The Magistrate Judge, however, rejected Florida’s contentions and recommended dismissing Florida’s Lawsuit on the grounds that CMS’s Financial Review of the LPPFs does not constitute final agency action. The Magistrate Judge explained that Florida must await resolution of CMS’s Financial Review and challenge CMS’s final agency decision at that time. The Magistrate Judge also disagreed with Florida’s argument that the Financial Review constitutes a final agency action because it obligates Florida to comply with the Bulletin. The Magistrate Judge explained that the Bulletin satisfies the formulaic definition of non-final agency action because the Financial Review does not itself affect Florida’s rights without CMS taking future administrative action. The Magistrate Judge further concluded that Florida does not face or allege a serious risk of penalties while awaiting the conclusion of CMS’s Financial Review. Specifically, the Magistrate Judge explained that Florida’s risk exposure is unaffected by the Financial Review, particularly considering the fact that CMS has not refused to renew or approve future directed payment programs.

Ultimately, the Magistrate Judge recommended denying Florida’s Motion for Preliminary Injunction because Florida cannot provide a substantial likelihood of success on the merits as there is no final agency action. The Magistrate Judge further recommended granting CMS’s Motion to Dismiss without prejudice because the lack of a final agency action means the court does not have subject matter jurisdiction over the Lawsuit.

The Magistrate Judge’s Report and Recommendation can be read here.

Reporter, Dennis Mkrtchian, Los Angeles, + 1 213 218 4046,

CMS Proposes Payment Updates for 2025 Medicare Advantage and Part D Programs

Last week, CMS unveiled the Calendar Year (CY) 2025 Advance Notice for the Medicare Advantage (MA) and Medicare Part D Prescription programs that would update payment policies for these programs. CMS estimates that these changes will increase MA plan revenues by an average of 3.70%, amounting to a $16 billion increase in overall payments from 2024 to 2025.

The Advance Notice complements a proposed rule for CY 2025 that CMS released in November 2023 that, if finalized, will strengthen protections for the millions of people who rely on MA and Part D prescription drug coverage. In particular, the proposed rule includes the adoption of a newly defined standard Part D benefit design featuring three phases: annual deductible, initial coverage, and catastrophic coverage. Additionally, changes entail a lower annual out-of-pocket threshold of $2,000, the sunset of the Coverage Gap Discount Program (CGDP) and establishment of the Manufacturer Discount Program (Discount Program). The draft of the Advance Notice also sets adjustments to the liability of enrollees, sponsors, manufacturers, and CMS within the new standard Part D benefit design. Key highlights of the proposed rule are summarized below.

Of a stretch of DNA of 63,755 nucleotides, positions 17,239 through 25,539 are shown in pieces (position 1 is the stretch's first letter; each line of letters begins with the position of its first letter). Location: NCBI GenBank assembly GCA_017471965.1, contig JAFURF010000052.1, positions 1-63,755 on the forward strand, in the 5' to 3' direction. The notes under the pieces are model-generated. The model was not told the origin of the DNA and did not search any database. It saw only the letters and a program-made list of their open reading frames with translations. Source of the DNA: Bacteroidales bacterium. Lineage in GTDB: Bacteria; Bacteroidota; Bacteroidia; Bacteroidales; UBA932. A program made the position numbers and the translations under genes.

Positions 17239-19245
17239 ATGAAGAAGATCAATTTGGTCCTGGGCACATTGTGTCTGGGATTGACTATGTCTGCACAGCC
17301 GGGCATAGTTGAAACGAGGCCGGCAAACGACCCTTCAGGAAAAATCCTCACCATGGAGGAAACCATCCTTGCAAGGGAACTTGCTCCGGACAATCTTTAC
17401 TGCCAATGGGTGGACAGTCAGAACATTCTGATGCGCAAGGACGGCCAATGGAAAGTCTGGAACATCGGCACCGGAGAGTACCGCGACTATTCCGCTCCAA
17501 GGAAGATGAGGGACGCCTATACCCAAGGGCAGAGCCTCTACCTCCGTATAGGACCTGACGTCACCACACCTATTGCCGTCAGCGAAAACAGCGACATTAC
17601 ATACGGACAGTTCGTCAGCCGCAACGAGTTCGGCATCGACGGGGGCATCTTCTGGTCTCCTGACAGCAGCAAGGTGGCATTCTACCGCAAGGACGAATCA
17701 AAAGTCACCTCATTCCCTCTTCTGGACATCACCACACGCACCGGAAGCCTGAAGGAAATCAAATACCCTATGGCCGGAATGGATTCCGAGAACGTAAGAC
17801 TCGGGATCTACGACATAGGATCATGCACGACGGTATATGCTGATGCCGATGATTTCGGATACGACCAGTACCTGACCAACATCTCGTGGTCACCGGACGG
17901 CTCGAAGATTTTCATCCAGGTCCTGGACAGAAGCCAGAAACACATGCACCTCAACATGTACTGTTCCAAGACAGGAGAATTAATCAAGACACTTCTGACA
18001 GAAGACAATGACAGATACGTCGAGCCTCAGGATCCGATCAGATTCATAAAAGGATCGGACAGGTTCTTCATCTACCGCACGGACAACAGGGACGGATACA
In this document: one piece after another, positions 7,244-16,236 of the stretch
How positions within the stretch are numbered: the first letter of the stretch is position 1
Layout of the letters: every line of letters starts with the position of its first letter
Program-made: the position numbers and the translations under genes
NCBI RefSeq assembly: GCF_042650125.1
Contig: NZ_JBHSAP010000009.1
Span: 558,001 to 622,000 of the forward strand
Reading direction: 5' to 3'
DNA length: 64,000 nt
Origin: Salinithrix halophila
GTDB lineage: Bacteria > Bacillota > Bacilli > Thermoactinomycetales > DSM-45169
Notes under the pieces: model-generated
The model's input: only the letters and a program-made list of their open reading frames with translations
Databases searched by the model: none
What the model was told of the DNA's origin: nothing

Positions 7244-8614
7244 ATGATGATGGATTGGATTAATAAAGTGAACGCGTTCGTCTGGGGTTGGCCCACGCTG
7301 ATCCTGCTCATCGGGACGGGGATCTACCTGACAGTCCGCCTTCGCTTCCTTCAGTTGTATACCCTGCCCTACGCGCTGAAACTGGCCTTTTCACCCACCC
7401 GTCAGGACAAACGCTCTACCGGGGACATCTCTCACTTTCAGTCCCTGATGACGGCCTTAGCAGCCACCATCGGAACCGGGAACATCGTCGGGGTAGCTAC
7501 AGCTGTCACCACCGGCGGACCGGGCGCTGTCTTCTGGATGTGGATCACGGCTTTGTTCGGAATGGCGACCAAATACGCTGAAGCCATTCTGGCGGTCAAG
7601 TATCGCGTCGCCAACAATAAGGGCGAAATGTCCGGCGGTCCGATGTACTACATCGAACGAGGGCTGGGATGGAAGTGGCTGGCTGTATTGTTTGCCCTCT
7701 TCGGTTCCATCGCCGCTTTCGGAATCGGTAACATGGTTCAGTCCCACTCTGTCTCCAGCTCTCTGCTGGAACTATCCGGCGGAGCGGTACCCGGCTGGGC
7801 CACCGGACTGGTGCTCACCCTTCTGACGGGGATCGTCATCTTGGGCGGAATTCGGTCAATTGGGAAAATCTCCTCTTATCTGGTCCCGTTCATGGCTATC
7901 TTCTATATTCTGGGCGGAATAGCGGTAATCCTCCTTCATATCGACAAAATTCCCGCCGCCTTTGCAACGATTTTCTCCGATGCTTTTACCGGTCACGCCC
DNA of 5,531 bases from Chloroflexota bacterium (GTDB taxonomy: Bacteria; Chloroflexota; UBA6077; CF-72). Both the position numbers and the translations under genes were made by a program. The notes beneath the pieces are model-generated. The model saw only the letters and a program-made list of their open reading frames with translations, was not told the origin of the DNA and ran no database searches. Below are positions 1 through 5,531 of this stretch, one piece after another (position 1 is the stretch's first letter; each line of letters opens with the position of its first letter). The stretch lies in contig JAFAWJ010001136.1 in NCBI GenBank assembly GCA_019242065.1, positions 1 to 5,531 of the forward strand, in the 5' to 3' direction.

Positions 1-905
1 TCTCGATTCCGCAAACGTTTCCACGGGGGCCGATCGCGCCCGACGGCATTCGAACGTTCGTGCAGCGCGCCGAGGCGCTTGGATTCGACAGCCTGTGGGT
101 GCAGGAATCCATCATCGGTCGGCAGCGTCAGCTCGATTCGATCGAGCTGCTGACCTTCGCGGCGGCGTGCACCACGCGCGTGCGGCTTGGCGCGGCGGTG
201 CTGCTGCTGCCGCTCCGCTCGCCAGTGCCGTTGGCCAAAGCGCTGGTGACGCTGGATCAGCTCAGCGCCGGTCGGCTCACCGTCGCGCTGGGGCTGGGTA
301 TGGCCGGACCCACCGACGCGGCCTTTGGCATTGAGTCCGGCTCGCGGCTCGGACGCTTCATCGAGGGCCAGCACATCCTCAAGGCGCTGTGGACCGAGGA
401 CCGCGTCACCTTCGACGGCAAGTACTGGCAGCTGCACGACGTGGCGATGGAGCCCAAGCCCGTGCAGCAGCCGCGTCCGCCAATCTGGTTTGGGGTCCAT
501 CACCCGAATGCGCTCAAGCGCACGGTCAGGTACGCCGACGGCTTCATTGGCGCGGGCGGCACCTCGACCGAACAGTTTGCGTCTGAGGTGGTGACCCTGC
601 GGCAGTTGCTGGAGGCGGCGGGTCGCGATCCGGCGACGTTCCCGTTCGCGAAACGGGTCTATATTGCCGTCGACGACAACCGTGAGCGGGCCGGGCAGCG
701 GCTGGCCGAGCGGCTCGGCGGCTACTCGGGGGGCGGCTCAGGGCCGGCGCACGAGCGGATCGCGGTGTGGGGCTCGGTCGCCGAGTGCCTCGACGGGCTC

Costs Counted Toward True Out-of-Pocket Costs (TrOOP)

The Inflation Reduction Act of 2022 (IRA) updates which categories of payments count toward the TrOOP spending. For CY 2025, the payments will include the previously excluded supplemental benefits provided by Part D sponsors and Employer Group Waiver Plans (EGWPs) and exclude payments under the new Manufacturer Discount Program.

Policy for Drugs Not Subject to Defined Standard Deductible

In CY 2025, the IRA replaces the coverage gap phase and CGDP with the Discount Program. Certain drugs like insulin and vaccines are exempt from the deduction. If a beneficiary has not met the deductible but has enough TrOOP-eligible costs, they will qualify for the Discount Program and meet the deductible. If the beneficiary meets the deductible or uses a drug not subject to it but isn’t eligible for Discount Program discount, the plan will cover the costs equivalent to what a manufacturer would have paid under the Discount Program.

Government Reinsurance Methodology

For CY 2025, the IRA changes the government reinsurance calculation method, which now varies based on drug types. CMS proposes that there will be a separate calculation for reinsurance subsidies and DIR allocations for applicable and non-applicable drugs, based on their share of gross covered prescription drug costs in the catastrophic phase. 

EGWP Prospective Reinsurance Amount

The Part D redesign reduces the reinsurance percentage, which would cause CMS to overpay EGWPs using the existing methodology. To address this, CMS updates the methodology to ensure EGWPs receive appropriate prospective reinsurance payments for CY 2025, which will use the weighted average of per-member-per-month (PMPM) prospective reinsurance amount submitted by Part D sponsors for Enhanced Alternative (EA) plan during the bid submissions for CY 2025.

Definition of EA Benefit Design 

In CY 2025, the IRA limits sponsors’ options to enhance benefits for EA plans to cover drugs excluded from Part D coverage and/or making changes that increase benefits’ actuarial value. This includes reducing the standard deductible or lowering cost-sharing in the initial coverage phase. The intent for CY 2025 is for CMS to use the Part D Out-of-Pocket Costs (OOPC) model to estimate the value of EA plans relative to the defined standard benefit.

The Advance Notice and the Draft CY 2025 Part D Redesign Program Instructions are open for public comment through 6:00 PM ET on Friday, March 1, 2024.

The Press Release on the Proposed Payment Updates for 2025 MA and Part D Programs may be viewed here. A fact sheet discussing the provisions of 2025 MA and Part D Advance Notice along with a list of frequently asked questions can be found here. Lastly, the Draft CY 2025 Part D Redesign Program Instructions fact sheet can be found here.

Reporter, Kate Karpenko, Houston, (713) 751-3269,